Tuesday, June 10, 2008

Grading exams: Some reflections

'Tis the season, and evaluating students is more or less what I do this week. Beside the PhD defense I'm administrating I've evaluated three different exam forms this semester - oral, take-home and written, and it's apparent to me that there are some recurring flaws in the way students are approaching these different exams. In addition to the ways in which different aspects of standard pedagogics favor certain exam forms, that is. Moreover, it's quite obvious that the students in Norway have a different approach to different exam forms than, US undergrads do.

Oral exams:
As part of my mandatory pedagogic training, I performed a survey among undergraduate and PhD students in my field as to their experience with and attitudes towards oral examinations compared to written exams. 70% of the undergrads preferred written exams over oral exams, while the PhD students didn't really care about which evaluation form was used. However, the majority of students (both categories) stated that oral exams provided a better vessel with which to demonstrate their skills. Not only that, but some 40% of the undergrads felt that oral exams are easier than written ones, and more than 90% (both categories) had higher grade expectations for oral exams than for a written equivalent.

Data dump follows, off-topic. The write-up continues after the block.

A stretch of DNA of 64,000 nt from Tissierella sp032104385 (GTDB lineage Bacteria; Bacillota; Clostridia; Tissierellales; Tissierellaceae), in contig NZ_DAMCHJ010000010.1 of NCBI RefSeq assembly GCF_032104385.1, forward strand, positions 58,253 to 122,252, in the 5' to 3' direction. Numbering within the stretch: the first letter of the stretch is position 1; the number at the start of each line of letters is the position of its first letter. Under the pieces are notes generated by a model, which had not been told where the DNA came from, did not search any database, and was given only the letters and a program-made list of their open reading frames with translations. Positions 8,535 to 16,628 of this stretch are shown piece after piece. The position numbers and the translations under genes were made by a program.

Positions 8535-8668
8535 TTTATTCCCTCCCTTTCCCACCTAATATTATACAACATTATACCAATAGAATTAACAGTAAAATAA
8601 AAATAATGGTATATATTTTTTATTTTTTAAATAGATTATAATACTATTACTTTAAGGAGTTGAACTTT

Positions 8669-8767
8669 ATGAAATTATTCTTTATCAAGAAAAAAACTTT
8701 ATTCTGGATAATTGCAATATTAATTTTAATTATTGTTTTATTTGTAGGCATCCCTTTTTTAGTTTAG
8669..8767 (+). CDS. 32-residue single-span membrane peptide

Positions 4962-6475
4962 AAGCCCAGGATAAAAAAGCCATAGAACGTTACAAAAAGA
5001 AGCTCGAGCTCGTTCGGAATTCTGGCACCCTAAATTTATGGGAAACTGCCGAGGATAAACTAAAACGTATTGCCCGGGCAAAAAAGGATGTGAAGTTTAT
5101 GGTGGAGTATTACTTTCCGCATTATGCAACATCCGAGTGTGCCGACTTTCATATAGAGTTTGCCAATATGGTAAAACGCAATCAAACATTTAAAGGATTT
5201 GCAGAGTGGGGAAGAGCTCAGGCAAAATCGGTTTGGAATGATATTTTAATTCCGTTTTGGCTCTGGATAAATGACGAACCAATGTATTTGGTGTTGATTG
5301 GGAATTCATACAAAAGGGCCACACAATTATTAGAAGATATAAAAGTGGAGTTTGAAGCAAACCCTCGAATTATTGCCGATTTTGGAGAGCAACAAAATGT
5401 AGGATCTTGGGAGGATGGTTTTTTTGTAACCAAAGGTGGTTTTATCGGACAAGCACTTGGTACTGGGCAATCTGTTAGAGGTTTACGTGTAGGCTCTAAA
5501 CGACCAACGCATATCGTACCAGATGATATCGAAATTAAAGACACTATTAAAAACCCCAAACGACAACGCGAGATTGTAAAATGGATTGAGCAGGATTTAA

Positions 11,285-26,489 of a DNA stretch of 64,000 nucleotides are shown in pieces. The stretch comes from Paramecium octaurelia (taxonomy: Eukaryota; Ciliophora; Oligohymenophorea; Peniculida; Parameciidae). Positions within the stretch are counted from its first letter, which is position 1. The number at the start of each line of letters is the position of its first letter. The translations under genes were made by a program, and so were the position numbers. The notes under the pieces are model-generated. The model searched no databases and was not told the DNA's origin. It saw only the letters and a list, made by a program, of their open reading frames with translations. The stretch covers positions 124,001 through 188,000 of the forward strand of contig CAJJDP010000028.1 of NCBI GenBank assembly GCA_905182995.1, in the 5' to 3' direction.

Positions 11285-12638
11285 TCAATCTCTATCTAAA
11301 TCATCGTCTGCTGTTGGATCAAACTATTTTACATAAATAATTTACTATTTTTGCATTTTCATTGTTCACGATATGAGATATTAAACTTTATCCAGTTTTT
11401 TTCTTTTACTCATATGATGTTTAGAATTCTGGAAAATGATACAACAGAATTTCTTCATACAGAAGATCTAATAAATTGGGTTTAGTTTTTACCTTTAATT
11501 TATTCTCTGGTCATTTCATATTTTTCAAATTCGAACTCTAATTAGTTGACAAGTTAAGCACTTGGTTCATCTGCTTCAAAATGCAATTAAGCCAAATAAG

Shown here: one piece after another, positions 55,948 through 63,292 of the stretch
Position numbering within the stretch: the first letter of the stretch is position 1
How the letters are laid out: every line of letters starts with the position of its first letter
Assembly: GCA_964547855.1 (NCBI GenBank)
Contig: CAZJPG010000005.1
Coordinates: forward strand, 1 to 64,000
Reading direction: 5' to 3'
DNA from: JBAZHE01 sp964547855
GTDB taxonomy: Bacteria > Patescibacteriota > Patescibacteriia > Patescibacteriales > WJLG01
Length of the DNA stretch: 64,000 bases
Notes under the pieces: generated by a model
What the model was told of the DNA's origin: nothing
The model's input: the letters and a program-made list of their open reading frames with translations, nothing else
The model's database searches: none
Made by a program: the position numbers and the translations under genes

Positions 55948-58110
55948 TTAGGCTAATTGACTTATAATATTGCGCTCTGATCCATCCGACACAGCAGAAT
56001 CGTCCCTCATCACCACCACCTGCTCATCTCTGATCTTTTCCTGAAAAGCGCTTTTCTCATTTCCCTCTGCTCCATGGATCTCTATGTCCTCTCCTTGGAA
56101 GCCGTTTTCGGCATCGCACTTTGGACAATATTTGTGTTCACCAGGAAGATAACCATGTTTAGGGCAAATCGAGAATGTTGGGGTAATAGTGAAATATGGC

So hold up; undergraduate students are of the opinion that oral exams a) allow them to better demonstrate their knowledge, b) are easier and c) yield higher grades but d) they prefer written exams? Say whuut?

Turns out it can be traced back to another set of questions in the survey, related to the level of nervousness/anxiety. Among PhD students it wasn't really an issue, but among undergrads ~70% stated that they were way more nervous before an oral exam than before a written one. How about the effect of anxiety on the performance? According to the student panel used here, less than a third thought that the pre-exam anxiety (which for some 85% grew less as the exam started and progressed) negatively affected their performance.